Thorns continue to emerge from the free trade agreement between Mexico, the United States and Canada (T-MEC) and the last one has to do with the rules of origin agreed for the automotive sector – an important source of income for Mexico. In a press conference after a working meeting in Washington, the Secretary of the Economy, Tatiana Clouthier, avoided talking about the concerns in the US about the investment climate in the energy sector and focused on the differences in interpretation that exist in Regarding the content of origin that applies to automobiles and auto parts.
During and in the days prior to the meeting between officials from the three member countries of the T-MEC, voices within the United States expressed their disagreement with the policy of the Government of President Andrés Manuel López Obrador. In a letter sent Tuesday, the US Congress asked President Joe Biden to address “violations” of the energy treaty, based on the Mexican government’s efforts to limit the participation of private companies in hydrocarbons and renewable energy. The following day, the US State Department published its report on the investment climate in Mexico, in which they assure that the efforts to reverse the 2014 energy reform generate uncertainty.
However, Clouthier assured that concerns about the business climate “was not an issue as such on the table with legislators” and that, as far as the energy sector is concerned, they proposed to be a “bridge” with the Ministry of Energy, which would be responsible for “explaining” and responding in this matter.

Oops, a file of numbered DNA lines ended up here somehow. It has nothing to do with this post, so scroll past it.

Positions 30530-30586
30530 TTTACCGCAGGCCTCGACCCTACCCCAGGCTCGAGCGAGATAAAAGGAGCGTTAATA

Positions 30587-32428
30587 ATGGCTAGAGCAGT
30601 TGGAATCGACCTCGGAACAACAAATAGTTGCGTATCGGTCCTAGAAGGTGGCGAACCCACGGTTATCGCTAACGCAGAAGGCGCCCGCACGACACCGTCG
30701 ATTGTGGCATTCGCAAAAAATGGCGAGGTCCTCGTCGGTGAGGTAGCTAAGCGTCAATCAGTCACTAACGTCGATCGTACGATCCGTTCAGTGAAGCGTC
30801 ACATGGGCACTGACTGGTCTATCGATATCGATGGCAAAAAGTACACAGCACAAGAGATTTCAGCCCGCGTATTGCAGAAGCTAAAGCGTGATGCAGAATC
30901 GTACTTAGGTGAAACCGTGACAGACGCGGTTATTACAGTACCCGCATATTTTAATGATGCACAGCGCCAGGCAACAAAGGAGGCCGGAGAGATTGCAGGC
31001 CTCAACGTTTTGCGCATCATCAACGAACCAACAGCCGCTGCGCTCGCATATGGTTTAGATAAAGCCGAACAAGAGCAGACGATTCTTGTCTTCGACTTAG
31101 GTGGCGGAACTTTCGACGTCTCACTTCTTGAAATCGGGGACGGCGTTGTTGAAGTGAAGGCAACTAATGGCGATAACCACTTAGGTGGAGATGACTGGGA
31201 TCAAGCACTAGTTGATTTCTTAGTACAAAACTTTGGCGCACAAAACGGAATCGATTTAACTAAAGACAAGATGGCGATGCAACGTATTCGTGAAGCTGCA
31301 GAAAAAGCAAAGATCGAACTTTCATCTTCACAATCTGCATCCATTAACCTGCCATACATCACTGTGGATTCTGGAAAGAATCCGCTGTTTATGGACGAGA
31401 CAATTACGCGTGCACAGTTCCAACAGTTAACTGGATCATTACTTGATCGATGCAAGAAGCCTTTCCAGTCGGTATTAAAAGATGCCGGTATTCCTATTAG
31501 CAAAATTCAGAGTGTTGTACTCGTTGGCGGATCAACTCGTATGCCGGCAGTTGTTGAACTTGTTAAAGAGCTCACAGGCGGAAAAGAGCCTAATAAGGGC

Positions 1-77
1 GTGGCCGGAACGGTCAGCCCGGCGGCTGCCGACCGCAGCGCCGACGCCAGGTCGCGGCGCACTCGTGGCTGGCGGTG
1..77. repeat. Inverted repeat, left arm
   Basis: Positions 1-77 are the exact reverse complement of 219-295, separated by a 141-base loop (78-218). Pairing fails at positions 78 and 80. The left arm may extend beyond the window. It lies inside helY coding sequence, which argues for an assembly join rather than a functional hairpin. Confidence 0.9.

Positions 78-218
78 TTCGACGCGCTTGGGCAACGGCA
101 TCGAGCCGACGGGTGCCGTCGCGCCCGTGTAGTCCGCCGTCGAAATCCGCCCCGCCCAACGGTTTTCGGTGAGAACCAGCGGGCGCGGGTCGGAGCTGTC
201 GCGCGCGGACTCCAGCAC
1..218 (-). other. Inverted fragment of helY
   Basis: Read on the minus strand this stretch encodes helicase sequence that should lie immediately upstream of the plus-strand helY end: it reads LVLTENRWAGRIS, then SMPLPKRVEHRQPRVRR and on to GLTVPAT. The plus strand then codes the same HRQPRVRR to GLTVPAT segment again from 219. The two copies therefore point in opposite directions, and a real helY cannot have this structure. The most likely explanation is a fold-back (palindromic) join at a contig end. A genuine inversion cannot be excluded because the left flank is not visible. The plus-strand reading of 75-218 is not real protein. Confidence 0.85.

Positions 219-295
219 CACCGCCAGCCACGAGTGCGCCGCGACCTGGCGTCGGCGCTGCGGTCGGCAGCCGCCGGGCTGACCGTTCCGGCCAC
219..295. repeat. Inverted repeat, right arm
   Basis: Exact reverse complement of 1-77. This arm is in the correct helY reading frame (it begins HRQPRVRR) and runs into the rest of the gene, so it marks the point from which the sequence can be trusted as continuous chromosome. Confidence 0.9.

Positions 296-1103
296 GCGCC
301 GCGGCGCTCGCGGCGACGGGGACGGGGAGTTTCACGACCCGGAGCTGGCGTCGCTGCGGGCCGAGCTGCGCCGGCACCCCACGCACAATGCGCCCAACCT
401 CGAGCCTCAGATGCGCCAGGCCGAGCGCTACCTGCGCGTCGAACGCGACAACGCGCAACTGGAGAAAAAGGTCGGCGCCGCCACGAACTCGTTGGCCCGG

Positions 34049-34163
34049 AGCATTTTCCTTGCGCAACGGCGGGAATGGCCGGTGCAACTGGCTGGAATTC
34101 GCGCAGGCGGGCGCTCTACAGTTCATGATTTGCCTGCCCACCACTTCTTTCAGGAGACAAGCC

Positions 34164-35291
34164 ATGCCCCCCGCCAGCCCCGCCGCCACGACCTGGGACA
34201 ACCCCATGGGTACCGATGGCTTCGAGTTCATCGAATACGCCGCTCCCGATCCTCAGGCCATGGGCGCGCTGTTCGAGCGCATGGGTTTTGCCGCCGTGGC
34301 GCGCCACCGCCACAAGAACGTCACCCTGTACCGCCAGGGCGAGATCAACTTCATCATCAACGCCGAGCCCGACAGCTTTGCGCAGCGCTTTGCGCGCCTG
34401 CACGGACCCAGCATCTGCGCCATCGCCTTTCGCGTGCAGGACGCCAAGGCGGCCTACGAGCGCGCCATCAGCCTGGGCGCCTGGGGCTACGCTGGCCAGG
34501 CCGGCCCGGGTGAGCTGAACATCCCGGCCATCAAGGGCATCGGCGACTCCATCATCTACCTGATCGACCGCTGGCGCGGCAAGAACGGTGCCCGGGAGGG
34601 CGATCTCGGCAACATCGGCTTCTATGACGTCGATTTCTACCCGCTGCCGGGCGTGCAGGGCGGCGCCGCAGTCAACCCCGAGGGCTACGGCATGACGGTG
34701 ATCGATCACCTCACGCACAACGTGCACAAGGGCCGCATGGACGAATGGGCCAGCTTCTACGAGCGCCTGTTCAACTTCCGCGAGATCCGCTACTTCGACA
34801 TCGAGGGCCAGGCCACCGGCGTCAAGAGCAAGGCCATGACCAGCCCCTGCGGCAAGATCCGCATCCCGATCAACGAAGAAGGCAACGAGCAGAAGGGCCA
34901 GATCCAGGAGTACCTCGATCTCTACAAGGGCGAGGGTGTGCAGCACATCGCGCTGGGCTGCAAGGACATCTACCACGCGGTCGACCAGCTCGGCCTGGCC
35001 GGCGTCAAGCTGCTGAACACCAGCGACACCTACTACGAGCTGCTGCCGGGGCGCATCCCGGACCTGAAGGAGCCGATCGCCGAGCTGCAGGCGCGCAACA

Clouthier reported that Mexico asked to review the interpretation that the United States is making of the rules of origin that were agreed for the automotive sector. The T-MEC requires that, in order not to pay tariffs, 75% of automotive production in Mexico have components produced in the North American region, an increase of 62.5% required by the previous treaty. The T-MEC also asks that 45% of this production must be built by workers who earn at least 16 dollars per hour.
“Since the treaty came into operation, both Canada and Mexico have spoken and, as a footnote comment, commented that the interpretation that was had with Ambassador Lighthizer is not what we agreed in terms of the T-MEC and we have asked that a review be made on this issue and that the interpretation is what was agreed upon, ”Clouthier said Friday. In this, he assured, the automotive sector of Canada, the Mexican and part of the United States coincide. “At this time we believe that we need more dialogue to understand what is the problem that this can cause if the interpretation continues to be that of the previous Administration.” It was Robert Lighthizer who, under the previous US Administration, headed the US delegation that negotiated the T-MEC.
In May, a complaint of alleged corruption, abuse and harassment of workers in Mexico by a “fake” union emerged as the first labor dispute between the three member countries of the T-MEC.
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Eddie is an Australian news reporter with over 9 years in the industry and has published on Forbes and tech crunch.